There are some basic issues that can arise. One is related to group policies, that IT should be pushing out to users. This is a challenge if the user isn’t connecting to a central domain controller. Another concrete example is that security mechanisms like windows event forwarding (WEF) must be set up to report to a place they can reach, and an internal forwarding address won’t be visible from outside.
It is very important that laptops and other work devices used for remote work have encryption enabled. This is true even when employees work in an office, but the risk of a laptop “disappearing” may be higher at home or in other remote locations.
It is also important that systems are patched regularly.
Although tools like AntiVirus and AntiMalware programs are important in the office, they are arguably even more important out of the office because an event, incident or compromise might be much harder to detect at an infrastructure level. Therefore, in an ideal world, we would mandate and enforce that these endpoint controls are in place before connecting to valuable company services.
Commercial VPN tools provide these types of controls but most more open VPN tools do not. The risk we take here should be commensurate with the size of the organization and the sensitivity of the data involved.
To say that another way, use commercial VPN tools that let you enforce endpoint configuration (OS Updated, Programs Patched) if your data is extremely sensitive.
The best rule to use with storage, i.e. where your files live, is to use the same locations when working remotely that you use when on site. This can be a problem if the typical approach is to use a Windows File Share, for example. Sometimes a VPN can provide access to these shared resources, but that requires an enterprise grade managed VPN.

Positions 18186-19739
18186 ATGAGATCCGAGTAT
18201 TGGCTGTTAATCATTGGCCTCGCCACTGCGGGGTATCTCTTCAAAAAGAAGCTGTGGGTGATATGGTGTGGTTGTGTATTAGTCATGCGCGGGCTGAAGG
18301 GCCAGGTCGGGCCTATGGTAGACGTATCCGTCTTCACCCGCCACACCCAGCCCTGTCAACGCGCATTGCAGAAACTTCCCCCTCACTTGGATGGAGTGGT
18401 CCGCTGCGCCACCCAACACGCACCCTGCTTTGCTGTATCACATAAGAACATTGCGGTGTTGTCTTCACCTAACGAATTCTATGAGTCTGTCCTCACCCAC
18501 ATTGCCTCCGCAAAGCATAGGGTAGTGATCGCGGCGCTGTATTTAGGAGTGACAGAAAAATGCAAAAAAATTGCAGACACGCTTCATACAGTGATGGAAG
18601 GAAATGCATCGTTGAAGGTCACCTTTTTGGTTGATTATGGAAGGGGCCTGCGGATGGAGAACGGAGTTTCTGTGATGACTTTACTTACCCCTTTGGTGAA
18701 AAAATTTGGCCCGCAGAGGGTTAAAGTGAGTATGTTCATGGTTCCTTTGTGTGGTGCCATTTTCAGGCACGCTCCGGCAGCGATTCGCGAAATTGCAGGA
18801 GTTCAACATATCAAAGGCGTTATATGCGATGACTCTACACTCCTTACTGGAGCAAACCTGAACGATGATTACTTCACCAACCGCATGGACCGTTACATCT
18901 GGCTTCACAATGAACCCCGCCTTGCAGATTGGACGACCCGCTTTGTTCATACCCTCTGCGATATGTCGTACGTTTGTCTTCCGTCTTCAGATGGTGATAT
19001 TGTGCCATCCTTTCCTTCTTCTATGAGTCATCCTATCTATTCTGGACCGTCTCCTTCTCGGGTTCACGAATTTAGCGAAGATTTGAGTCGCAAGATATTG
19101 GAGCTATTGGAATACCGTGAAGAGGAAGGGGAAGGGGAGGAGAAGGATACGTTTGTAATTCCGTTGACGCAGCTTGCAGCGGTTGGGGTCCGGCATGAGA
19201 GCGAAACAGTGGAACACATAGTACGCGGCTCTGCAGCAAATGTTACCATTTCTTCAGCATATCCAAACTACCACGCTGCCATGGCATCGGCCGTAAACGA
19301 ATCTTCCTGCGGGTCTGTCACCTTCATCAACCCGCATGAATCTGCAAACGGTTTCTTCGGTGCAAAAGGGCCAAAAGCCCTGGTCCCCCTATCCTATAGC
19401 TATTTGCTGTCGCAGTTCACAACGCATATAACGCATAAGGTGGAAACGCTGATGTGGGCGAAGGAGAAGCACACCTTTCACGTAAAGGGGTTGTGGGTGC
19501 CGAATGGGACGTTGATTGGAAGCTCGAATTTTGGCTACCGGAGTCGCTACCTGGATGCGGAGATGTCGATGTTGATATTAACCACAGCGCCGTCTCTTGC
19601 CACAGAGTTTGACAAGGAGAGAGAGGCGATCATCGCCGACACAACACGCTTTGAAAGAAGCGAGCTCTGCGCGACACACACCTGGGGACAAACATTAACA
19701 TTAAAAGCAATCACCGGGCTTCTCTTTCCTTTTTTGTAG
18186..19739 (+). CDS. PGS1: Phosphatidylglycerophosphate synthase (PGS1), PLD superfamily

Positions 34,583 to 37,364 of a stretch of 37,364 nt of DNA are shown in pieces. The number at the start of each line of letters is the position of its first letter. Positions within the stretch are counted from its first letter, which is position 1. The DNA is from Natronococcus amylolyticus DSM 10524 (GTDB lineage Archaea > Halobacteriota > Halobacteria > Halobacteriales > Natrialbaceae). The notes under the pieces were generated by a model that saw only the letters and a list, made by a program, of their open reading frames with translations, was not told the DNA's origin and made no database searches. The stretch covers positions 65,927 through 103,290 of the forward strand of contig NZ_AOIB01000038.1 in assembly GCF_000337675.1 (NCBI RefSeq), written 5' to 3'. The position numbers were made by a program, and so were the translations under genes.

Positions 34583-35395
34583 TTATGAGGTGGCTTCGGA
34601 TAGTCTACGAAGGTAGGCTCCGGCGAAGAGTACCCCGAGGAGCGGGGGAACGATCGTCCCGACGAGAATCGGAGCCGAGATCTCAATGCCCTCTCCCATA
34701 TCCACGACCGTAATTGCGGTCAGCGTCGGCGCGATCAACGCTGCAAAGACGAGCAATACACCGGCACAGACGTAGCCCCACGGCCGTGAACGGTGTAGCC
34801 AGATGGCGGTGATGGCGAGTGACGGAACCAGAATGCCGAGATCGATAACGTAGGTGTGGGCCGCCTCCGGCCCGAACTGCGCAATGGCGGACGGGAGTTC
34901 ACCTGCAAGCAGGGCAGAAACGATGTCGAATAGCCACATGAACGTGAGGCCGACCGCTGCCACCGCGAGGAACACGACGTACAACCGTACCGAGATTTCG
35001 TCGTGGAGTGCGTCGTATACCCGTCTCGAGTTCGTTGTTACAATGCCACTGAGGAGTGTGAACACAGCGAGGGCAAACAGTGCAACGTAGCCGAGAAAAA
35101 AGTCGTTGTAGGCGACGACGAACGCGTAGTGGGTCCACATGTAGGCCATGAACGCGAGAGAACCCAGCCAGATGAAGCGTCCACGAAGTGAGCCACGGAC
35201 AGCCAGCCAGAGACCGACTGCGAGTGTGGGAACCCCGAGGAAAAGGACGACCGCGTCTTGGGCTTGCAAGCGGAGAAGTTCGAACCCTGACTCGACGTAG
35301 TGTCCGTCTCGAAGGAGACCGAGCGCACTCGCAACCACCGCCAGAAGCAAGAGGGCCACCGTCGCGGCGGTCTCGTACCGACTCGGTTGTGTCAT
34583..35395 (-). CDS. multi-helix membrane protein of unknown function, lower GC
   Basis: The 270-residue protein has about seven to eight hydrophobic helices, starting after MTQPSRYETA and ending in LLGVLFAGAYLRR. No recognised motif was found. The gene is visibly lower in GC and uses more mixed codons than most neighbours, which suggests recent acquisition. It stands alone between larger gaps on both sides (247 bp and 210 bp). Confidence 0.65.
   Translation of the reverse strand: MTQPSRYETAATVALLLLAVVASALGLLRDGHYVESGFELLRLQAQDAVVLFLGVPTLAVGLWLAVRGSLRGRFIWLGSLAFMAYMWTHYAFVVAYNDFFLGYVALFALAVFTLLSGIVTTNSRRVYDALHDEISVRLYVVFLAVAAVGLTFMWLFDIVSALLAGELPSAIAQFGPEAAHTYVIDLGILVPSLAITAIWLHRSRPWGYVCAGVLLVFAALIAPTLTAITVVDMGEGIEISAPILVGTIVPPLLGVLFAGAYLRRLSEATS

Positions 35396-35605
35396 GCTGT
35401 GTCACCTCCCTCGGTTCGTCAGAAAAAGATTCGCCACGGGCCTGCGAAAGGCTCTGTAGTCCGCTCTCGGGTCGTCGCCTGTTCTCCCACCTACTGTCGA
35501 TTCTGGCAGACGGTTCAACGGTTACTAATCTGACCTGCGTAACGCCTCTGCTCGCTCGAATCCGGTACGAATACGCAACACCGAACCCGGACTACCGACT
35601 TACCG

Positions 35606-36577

On the other hand, if there are approved storage solutions like Dropbox, Box, Drive or OneDrive, these can be used the same way remotely as they are in person.
That being said, it is important that users do not use personal file storage solutions to work around company shortcomings. This can result in unintended data exposure.
There are some things that people naturally do when they want to be productive from home that are not probably a good idea.
To support remote work, there is an onus upon the organization to update and enhance their security monitoring capabilities.
We would generally want to see the detection of:
The environment outside the office when employees work remotely is often quite different from the office network.
Many of the same security measures are important in both cases, but out of the office, there is usually less support around technology and “drive by help” may not be accessible. It may be helpful to work through the details and publish specific guidance (even a WFH Policy) for employees to help them navigate this.
We wanted to help companies shifting to remote setups maintain secure work environments so we collected the safety measures into a handy checklist for employees to use when thinking about their setup at home. You can download it here.
Also, feel free to reach out at email@example.com.